class-request-v2-4

We want to get the values on the last row, which is the latest form submission. There are 3 steps to do this. We need to get the last row on the sheet, the last column and then get the range using that information.

Line 10: We get the last row of the form responses 1 sheet (using the getLastRow method) and store it in the variable called lastRow.

Line 11: Similar to the lastRow we get the last column (using the getLastColumn method) and store it in the variable lastColumn.

Line 12: Now we want to get the values in the last row, from the first column to the last column. We do that by getting the range (using the getRange method). This takes 4 pieces of information; starting row, starting column, number of rows, number of columns). So we start on the lastRow, we start at the first column, we only want 1 row, and we want to collect data until the lastColumn. Then we add getValues to get the values in that range.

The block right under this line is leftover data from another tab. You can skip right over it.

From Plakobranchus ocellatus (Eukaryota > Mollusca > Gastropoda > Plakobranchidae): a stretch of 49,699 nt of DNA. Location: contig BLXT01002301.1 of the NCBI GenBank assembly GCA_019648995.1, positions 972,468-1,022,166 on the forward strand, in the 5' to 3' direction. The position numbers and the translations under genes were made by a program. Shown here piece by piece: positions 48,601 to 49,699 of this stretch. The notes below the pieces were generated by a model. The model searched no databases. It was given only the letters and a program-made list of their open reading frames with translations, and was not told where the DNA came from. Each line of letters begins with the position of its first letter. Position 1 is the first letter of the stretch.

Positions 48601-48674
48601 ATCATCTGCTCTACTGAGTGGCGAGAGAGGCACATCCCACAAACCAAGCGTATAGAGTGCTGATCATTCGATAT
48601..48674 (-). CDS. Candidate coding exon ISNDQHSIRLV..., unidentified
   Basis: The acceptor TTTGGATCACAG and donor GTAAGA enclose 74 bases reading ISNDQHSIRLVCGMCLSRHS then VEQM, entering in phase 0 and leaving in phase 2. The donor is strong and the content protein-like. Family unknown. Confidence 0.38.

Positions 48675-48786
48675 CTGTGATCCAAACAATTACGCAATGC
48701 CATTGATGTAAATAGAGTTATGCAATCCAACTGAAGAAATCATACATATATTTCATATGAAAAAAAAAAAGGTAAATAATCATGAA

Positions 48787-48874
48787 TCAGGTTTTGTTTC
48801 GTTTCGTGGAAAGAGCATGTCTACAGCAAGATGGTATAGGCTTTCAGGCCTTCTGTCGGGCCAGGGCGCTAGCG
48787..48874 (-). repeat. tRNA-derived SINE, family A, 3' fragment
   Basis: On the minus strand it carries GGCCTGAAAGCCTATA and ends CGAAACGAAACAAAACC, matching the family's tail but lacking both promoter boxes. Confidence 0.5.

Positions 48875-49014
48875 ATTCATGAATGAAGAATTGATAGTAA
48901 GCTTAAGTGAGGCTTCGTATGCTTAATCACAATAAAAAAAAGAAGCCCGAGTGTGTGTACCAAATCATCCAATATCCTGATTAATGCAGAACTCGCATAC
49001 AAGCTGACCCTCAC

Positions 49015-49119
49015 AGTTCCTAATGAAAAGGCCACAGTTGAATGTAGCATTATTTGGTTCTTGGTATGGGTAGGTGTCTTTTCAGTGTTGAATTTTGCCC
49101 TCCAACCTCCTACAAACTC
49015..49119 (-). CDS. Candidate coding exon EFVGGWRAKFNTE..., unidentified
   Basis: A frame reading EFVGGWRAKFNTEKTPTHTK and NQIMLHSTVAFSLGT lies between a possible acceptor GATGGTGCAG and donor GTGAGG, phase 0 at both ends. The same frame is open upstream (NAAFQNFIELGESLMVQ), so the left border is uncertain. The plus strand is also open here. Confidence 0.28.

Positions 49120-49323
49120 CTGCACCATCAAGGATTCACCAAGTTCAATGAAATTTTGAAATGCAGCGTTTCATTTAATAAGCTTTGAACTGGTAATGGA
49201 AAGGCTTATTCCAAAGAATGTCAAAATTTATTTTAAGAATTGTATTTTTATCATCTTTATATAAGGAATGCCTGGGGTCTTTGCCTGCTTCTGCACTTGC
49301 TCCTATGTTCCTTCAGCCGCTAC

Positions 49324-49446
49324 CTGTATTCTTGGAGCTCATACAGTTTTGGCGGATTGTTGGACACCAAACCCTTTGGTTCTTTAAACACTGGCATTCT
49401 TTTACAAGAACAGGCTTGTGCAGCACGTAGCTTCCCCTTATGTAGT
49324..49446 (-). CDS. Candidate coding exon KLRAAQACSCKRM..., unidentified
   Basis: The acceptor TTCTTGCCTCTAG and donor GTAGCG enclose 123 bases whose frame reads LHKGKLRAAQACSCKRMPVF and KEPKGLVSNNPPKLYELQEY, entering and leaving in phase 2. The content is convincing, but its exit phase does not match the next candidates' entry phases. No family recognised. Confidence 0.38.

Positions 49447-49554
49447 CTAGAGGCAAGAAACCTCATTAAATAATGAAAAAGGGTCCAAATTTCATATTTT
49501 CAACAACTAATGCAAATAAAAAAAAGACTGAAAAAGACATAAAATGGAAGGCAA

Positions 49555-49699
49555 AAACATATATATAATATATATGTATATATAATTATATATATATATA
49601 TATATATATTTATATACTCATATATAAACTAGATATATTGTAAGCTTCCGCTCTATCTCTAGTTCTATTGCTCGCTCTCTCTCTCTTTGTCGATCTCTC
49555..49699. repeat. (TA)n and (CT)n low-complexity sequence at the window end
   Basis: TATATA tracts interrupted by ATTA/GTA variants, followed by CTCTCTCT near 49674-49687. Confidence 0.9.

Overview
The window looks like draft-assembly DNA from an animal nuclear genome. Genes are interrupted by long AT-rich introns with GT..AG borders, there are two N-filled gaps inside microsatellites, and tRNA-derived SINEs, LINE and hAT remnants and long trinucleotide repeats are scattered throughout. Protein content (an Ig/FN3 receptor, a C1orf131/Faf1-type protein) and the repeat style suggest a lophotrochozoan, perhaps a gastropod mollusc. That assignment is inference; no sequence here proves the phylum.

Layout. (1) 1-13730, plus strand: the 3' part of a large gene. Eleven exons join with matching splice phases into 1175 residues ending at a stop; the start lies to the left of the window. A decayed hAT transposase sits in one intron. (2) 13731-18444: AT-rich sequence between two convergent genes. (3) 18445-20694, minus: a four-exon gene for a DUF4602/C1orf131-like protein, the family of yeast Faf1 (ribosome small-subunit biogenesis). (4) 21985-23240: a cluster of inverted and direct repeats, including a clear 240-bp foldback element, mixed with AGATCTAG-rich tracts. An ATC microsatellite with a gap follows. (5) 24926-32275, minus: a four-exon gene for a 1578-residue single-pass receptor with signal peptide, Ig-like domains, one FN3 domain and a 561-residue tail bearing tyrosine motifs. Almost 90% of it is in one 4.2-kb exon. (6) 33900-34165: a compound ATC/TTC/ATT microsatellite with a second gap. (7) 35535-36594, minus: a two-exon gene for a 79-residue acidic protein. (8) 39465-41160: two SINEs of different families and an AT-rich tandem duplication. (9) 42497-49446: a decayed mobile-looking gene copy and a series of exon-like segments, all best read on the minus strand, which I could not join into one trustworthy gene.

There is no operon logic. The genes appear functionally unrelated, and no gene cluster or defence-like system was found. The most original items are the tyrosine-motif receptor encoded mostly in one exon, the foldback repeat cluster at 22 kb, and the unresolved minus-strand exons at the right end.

class-request-v2-5

Now we have an array variable called lastRowValues which contains all the data from that last row. Now let’s assign a variable for each piece of information on that row, so that we can use the variables later in the code and so we can clearly see what’s in those variables.

Lines 15-21: Here we’re extracting a specific bit of information from the lastRowValues array, and so need to state the position of the information. The array contains this at the moment:

[29/01/2017 15:43:01], [Ian Student], [brgablogse@gmail.com], [123456789], [Mon/Wed 17:00-18:00], [06/02/2017], [31/03/2017], [To prepare for the CAE exam.]